Acknowledgments

This research was funded through a grant from the Lifespan/Brown Criminal Justice Research Training Program on Substance Use, HIV, and Comorbidities (NIDA R25DA037190). The authors would like to thank the individuals who took time from their schedules to participate in study interviews. This qualitative research would not be possible without their generous contributions of both time and insights. The authors are also appreciative to Sara Bachman, Jonathan Purtle, Frank Thompson, and Heather Howard, who provided external feedback on different versions of this manuscript.

The authors would like to express their sincere gratitude to our late coauthor, Dr. David K. Jones, whose mentorship and support were instrumental to completing this study and manuscript.

References

Aarons, Gregory A., Hurlburt, Michael, and Horwitz, Sarah McCue.
2011
. “
Advancing a Conceptual Model of Evidence-Based Practice Implementation in Public Service Sectors
.”
Administration and Policy in Mental Health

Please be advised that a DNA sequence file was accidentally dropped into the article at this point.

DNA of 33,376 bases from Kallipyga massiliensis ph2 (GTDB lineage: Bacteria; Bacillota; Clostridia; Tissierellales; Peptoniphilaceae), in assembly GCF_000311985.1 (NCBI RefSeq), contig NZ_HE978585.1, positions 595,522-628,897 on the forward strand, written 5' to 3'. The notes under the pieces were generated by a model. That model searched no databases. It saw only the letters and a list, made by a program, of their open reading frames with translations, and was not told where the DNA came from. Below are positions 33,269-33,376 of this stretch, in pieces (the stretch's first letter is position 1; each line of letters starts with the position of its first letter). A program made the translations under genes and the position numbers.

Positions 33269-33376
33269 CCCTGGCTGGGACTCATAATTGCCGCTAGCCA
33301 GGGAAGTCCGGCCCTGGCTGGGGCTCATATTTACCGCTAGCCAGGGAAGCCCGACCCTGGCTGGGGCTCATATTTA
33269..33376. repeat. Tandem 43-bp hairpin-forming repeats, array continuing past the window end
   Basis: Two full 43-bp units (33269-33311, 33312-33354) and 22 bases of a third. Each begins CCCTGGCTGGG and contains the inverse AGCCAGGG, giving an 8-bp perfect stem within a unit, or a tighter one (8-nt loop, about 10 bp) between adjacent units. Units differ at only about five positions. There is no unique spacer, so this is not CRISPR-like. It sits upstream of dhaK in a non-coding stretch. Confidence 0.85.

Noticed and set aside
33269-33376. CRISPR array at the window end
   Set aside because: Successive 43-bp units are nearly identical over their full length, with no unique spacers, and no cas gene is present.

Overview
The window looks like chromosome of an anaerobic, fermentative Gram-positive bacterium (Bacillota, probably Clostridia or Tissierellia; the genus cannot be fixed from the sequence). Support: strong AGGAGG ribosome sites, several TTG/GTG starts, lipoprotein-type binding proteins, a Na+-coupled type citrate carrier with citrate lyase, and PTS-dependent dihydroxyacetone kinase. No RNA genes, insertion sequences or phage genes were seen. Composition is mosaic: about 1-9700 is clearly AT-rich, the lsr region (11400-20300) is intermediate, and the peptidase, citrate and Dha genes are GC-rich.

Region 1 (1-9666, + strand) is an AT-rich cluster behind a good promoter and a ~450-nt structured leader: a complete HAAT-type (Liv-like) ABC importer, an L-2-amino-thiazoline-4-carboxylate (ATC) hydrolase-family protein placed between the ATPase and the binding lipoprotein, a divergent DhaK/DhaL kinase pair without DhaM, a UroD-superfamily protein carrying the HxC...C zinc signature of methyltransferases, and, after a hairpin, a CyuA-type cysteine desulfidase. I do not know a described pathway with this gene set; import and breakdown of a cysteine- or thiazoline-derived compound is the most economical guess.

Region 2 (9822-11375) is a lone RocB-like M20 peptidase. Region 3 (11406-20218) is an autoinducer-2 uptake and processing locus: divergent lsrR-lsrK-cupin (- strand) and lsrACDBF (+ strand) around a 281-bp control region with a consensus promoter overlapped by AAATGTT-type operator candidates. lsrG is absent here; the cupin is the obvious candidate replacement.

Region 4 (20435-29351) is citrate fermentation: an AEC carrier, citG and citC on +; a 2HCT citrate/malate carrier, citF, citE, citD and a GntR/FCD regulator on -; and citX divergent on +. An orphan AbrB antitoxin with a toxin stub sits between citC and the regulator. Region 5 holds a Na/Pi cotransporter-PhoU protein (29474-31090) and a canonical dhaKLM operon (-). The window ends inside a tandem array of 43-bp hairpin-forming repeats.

38
, no.
1
:
4
23
.
Allen, Heidi, Wright, Bill J., Harding, Kristin, and Broffman, Lauren.
2014
. “
The Role of Stigma in Access to Health Care for the Poor
.”
Milbank Quarterly
92
, no.
2
:
289
318
.
Boozang, Patricia, Bachrach, Deborah, Detty, Andrew, and Solutions, Manatt Health.
2014
. “
Coverage and Delivery of Adult Substance Abuse Services in Medicaid Managed Care
.” Technical Assistance Brief, May. https://www.manatt.com/getattachment/abd7994e-7f5c-4aff-99db-6484139d110b/attachment.aspx.
Busch, Susan H., Meara, Ellen, Huskamp, Haiden A., and Barry, Colleen L.
2013
. “
Characteristics of Adults with Substance Use Disorders Expected to Be Eligible for Medicaid under the ACA
.”
Pscyhiatric Services
64
, no.
6
:
520
26
.
CHCF (California Health Care Foundation)
.
2018
. “
Medi-Cal Moves Addiction Treatment into the Mainstream: Early Lessons from the Drug Medi-Cal Organized Delivery System Pilots